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Let It Snowy, Let It Snowy, Let It Snowy!

© Kim Nagy

Two years after a Snowy Owl irruption, those of us in the Northeast are once again in the midst of one. And this might be the biggest invasion yet.

Let It Snowy, Let It Snowy, Let It Snowy. These days, that's definitely my favorite tune. This new year has begun, just as 2013 ended … with magnificent Snowy Owls. Everything else takes a back seat when Snowy Owls are among us. The Snowy irruption of a couple of winters ago was small potatoes compared to this current one. Even Florida has reported a Snowy Owl.

Plum Island and Salisbury Beach near the mouth of the Merrimack River in Massachusetts have been off-the-charts great for us Bay Staters. My photography pals, Kim Nagy and Jim Renault, and I usually start our day's adventures at Plum Island and then continue on to Salisbury Beach.

On Sunday, January 4th, I decided to heed the Snowy Owl siren call and head over to Plum Island. I believed that if I went to Plum, they would come. I got there just at noon, and as soon as I pulled into the parking lot, I could see a bunch of people gathered around the fence facing the dunes with their cameras, spotting scopes, and binoculars. Had to be for a Snowy, I figured. And sure enough, there was one sitting on the dune, a little farther away than I liked but not bad. We watched it for a while as it turned its head this way and that, often looking right at the group huddled near the fence photographing it. I stayed there a while, hoping, of course, that it would decide to take off and maybe land closer. But no such luck.

© John Garp Harrison

I decided to make my way to Salisbury Beach, thinking I might have some good luck there. Once in the refuge, I looked toward the abandoned house located only a minute from the bridge. There was that distinct Snowy Owl form perched on the roof, with people watching and photographing the bird. I proceeded to enjoy the most exciting couple of hours imaginable. We watched the owl for a while, and then suddenly it took off from the roof and flew over the street and landed on a telephone pole. It stayed there a couple of minutes and then flew to a nearby tree. Then it quickly took off again, flying to another telephone pole and perching there for maybe ten minutes, before taking off and landing on the deck of a nearby house, staying there for another few minutes. Then it took off and flew back to the roof of the abandoned house.

That energetic owl was running us ragged. But no one minded. There was a big smile on everyone's face. This was an unforgettable encounter for everyone present. But it wasn't quite over yet. While we watched the owl back on the roof of the house, it suddenly took off and swooped down into the marsh, hunting for prey. It was unsuccessful in this attempt and surprised me by flying back up to the roof of the house. I wasn't ready for this, so I missed some landing shot opportunities. About ten minutes later, it took off to the marsh again for another attempt to find prey, again unsuccessful. But this time I was ready for it when it flew back to the same roof.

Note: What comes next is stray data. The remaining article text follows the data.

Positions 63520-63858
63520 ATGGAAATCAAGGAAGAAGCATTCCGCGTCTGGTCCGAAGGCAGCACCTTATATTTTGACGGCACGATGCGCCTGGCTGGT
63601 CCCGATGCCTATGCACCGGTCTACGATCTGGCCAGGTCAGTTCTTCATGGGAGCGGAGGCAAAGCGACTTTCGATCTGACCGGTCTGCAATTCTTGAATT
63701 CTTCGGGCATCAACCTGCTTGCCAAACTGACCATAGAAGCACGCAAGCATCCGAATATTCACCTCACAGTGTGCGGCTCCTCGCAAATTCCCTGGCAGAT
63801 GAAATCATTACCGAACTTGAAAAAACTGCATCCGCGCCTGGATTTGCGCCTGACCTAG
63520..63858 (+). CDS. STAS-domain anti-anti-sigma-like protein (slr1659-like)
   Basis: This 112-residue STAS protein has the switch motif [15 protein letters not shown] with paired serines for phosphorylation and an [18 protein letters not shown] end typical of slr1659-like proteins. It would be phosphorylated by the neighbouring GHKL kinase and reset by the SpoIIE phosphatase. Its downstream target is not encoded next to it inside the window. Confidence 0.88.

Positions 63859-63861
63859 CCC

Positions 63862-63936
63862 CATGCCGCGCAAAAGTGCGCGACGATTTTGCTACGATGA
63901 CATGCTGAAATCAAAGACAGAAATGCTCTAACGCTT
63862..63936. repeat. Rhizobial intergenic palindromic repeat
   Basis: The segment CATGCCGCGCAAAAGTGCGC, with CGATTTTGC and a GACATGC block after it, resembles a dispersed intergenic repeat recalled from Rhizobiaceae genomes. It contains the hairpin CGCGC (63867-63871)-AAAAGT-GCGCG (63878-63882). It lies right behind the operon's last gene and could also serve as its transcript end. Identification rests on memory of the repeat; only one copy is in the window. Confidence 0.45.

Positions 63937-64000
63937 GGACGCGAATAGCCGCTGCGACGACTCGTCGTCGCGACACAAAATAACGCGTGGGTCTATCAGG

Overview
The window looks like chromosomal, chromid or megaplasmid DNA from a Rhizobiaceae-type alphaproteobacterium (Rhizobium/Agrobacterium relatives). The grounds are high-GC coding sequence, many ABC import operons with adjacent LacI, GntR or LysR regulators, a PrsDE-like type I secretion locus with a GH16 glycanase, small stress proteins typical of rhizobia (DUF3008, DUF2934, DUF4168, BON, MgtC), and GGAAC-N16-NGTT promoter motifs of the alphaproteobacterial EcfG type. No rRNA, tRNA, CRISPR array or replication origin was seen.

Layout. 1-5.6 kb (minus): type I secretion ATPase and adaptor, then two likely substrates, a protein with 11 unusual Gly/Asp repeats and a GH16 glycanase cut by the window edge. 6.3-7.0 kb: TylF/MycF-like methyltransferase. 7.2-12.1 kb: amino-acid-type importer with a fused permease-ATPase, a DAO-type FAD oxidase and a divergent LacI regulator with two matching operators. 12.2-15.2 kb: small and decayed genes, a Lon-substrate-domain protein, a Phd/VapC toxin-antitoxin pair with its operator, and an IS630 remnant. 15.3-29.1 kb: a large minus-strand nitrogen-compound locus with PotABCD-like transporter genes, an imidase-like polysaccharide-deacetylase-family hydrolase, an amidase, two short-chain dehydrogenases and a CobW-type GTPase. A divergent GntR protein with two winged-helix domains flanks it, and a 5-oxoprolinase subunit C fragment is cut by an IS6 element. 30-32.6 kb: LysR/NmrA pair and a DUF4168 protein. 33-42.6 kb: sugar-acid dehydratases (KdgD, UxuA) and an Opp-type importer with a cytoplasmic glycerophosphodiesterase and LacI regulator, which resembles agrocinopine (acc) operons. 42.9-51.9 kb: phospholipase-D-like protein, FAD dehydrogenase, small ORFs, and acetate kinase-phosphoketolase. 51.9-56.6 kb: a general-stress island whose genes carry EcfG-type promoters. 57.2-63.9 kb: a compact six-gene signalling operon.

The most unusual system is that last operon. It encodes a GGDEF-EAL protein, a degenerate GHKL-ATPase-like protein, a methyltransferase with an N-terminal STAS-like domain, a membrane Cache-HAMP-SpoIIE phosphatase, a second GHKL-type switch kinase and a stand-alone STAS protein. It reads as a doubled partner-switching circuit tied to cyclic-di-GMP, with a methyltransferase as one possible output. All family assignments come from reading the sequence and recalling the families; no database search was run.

© John Garp Harrison

Monday morning, January 13th, the urge to go to Plum Island overcame me. I once again felt that "If I went there, they would come." So off I went. As I approached the bridge to the refuge entrance, I could see a lone woman watching something on the marsh. I scanned the marsh carefully as I slowly drove by. I quickly spotted the form of a Snowy Owl in the marsh, and quite close, too. I set up my tripod, sensing that this owl was going to hang around for a while. As soon as I looked at the owl through my lens, I could see prey below its talons.  It looked like a bird. I was happy to see the owl eating, since we've been worried that with so many Snowy Owls around right now, they would have trouble finding prey. It was very active, eating a little, looking around, eyes wide open, sometimes flying a few feet and then continuing to eat.  We watched this show for an hour before the bird finally decided to fly deeper into the marsh. This was absolutely the best encounter I've ever had with this species. I'm glad I answered the siren call to go to Plum Island that day.

As is often the case, while looking especially for one species, we are surprised by another species. While searching for Snowies at Salisbury Beach recently, we saw several Snow Buntings feeding on the snow. And on one of the recent 5º mornings, photographer Jim Renault and I watched a flock of Snow Buntings at the Medford Boat Club parking lot.  Snowy Owls might be the "big show" of the season, but that doesn't mean that that's all there is to see.

This year that has begun so well shows great promise. As the months go by, I hope that we have many more wildlife surprises awaiting us. Get out there! Happy New Year! Let It Snowy, Let It Snowy, Let It Snowy!

All images © John Garp Harrison, unless otherwise noted


Adapted from a blog post that originally appeared in the Medford Wildlife Watch, Medford (MA) Transcript
Used with permission of GateHouse Media New England/Medford Transcript

Check out this BirdNote show about Snowy Owl irruptions.

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